Jazz records to be inducted in the Grammy Hall of Fame
By Matt Micucci
The Recording Academy has announced the newest additions to its Grammy Hall of Fame. Among the 26 new entries are several jazz-related titles.
In order to qualify for the selection, a recording, which can be either a single or an album and belong to any and all music genre, must be at least 25 years old and “exhibit qualitative or historical significance”. With the 26 new titles, the list, now in its 43rd year, currently totals 1,013 recordings and is on display at the Grammy Museum at L.A. LIVE.
One of this year’s jazz related inductees is Ella and Louis. The legendary 1956 studio album by Ella Fitzgerald and Louis Armstrong, in which the duo was accompanied by the Oscar Peterson Quartet, was released on Verve Records in 1956. The duo had previously collaborated on Decca in the forties. The album includes many popular standards, and is easily among one of the most popular jazz albums of all time. Among its most beloved hits are Cant We Be Friends?, They Can’t Take That Away from Me, The Nearness of You and April in Paris.
Another record featured in the list is First Take, the debut album by jazz singer Roberta Flack released in 1969 on Atlantic Records. The album was reportedly recorded in a mere ten hours, and the famous track The First Time Ever I Saw Your Face became a number one hit in the United States as a result of it being included in Clint Eastwoods’s 1971 film Play Misty For Me.
Lush Life is also included in the list. The famous John Coltrane record was released in 1961 on Prestige Records, and was assembled from reissued results of three separate recording sessions between 1957 and 1958. Despite the fact that it was part of the vast array of unissued recordings released by Prestige without Coltrane’s input or approval, Lush Life is highly regarded among fans of the great saxophonist’s best works for Prestige, also thanks to the interesting personnel and great lineup that included Earl May on bass, Art Taylor on drums – a trio lineup that gives the record a more intimate feel.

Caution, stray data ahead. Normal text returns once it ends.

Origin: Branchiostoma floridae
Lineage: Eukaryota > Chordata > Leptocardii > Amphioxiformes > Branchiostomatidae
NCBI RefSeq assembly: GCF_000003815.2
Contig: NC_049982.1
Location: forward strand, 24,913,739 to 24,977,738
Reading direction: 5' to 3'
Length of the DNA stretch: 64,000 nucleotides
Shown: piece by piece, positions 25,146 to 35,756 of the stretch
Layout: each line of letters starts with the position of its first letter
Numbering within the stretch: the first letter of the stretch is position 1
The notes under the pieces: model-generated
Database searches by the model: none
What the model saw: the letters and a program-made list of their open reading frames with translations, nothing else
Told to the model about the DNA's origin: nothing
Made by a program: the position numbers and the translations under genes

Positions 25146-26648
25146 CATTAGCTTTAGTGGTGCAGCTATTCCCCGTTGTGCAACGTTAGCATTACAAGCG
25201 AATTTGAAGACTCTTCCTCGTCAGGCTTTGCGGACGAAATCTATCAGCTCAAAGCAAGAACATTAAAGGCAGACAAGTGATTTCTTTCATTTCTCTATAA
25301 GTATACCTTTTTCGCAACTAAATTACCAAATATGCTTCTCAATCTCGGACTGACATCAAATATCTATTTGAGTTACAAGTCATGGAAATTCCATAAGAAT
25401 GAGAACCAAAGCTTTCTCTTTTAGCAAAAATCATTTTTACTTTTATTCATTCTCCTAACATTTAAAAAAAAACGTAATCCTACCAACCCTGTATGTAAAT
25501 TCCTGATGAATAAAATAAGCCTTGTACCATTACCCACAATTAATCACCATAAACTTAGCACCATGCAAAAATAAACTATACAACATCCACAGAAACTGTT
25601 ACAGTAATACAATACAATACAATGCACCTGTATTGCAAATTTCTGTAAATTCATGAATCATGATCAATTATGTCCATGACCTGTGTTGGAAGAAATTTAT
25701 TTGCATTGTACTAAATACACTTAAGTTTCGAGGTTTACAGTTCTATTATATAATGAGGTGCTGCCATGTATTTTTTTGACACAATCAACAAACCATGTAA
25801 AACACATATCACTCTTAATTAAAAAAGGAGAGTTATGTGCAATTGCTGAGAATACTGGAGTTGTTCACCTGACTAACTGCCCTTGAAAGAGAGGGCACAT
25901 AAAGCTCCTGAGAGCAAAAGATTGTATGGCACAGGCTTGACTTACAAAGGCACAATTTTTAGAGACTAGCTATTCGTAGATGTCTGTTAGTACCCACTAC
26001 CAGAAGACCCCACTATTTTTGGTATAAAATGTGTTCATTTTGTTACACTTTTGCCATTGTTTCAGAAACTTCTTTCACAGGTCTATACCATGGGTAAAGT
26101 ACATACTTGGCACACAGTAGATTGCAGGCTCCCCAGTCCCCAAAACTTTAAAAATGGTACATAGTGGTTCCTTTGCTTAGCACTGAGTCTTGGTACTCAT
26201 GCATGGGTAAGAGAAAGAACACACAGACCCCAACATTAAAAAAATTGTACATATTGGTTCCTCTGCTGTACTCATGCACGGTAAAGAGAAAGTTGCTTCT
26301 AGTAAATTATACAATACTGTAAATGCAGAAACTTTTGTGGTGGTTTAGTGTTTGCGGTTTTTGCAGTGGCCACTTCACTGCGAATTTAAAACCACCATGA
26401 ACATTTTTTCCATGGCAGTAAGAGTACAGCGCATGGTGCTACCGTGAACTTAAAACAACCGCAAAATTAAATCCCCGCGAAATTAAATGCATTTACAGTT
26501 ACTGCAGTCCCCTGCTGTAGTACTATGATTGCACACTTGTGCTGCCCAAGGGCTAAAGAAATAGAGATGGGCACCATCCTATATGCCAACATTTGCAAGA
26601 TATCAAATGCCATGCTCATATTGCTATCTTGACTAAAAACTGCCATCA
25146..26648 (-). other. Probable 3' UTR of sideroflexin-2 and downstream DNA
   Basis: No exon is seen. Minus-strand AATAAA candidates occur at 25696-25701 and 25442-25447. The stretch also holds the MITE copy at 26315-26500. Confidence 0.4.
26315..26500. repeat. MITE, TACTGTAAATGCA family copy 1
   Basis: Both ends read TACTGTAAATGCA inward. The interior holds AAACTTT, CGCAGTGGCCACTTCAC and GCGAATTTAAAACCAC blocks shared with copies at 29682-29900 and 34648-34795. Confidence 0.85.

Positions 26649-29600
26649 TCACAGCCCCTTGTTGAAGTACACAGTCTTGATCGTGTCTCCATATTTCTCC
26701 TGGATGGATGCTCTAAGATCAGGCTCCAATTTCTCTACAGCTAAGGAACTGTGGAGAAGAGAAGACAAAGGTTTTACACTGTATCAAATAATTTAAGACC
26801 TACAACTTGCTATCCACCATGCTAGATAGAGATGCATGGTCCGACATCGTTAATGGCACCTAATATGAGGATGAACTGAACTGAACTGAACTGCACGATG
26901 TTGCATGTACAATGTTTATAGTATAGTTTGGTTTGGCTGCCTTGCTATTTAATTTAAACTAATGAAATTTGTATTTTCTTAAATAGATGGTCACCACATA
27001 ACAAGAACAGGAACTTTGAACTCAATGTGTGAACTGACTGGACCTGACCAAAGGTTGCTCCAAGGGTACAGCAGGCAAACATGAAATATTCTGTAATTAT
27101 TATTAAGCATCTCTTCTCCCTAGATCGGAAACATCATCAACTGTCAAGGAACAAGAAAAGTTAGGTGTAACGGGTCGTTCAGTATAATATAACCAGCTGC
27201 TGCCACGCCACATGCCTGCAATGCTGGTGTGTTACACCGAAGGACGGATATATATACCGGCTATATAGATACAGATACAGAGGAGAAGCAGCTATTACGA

A Miles Davis album also made the list – Miles Smiles, released in January 1967 on Columbia Records. It was the second of five albums Davis recorded with his second great quintet, which featured saxophonist Wayne Shorter, pianist Herbie Hancock, bassist Ron Carter and drummer Tony Williams. It has been called an essential album by many critics, with Down Beat stating that it is “simpler, drier, more austere […] unrehearsed, rough” and claiming that this very fact made it a true jazz record.
There are also a number of singles related to the jazz world that are featured on the list.
One is Don’s Sit under the Apple Tree (With Anyone Else but Me), a popular song made famous by Glenn Miller. The version inducted in the Hall of Fame is that by the Andrews Sisters, who turned it into one of the most popular tunes durng the World War II, no doubt due to the lyrics by writers Lew Brown and Charles Tobias. The subjects in the song were two lovers, pledging fidelity while one of the m was away serving in the war.
Another is This Train, by Sister Rosetta Tharpe. The singer guitarist recorded and released the song in the late thirties, more precisely in 1939. This is perhaps the most famous version of the traditional American gospel track also known as This Train is Bound for Glory, and is a song that picked up different meanings throughout the ages.Tharpe would go on to release a more secular version of the song in the early fifties, after switching to electric guitar, and this is a version regarded as a precursor to rock ‘n roll.
(What Did I to Be So) Black and Blue, is the third and final jazz related single to be inducted in the Hall of Fame. A 1929 jazz standard composed by Fats Waller, the version inducted is Louis Armstrong’s one, which he recorded with his orchestra, and released on Okeh in 1929. Armstrong performed and recorded the song sereval times, especially throughout the early part of his career.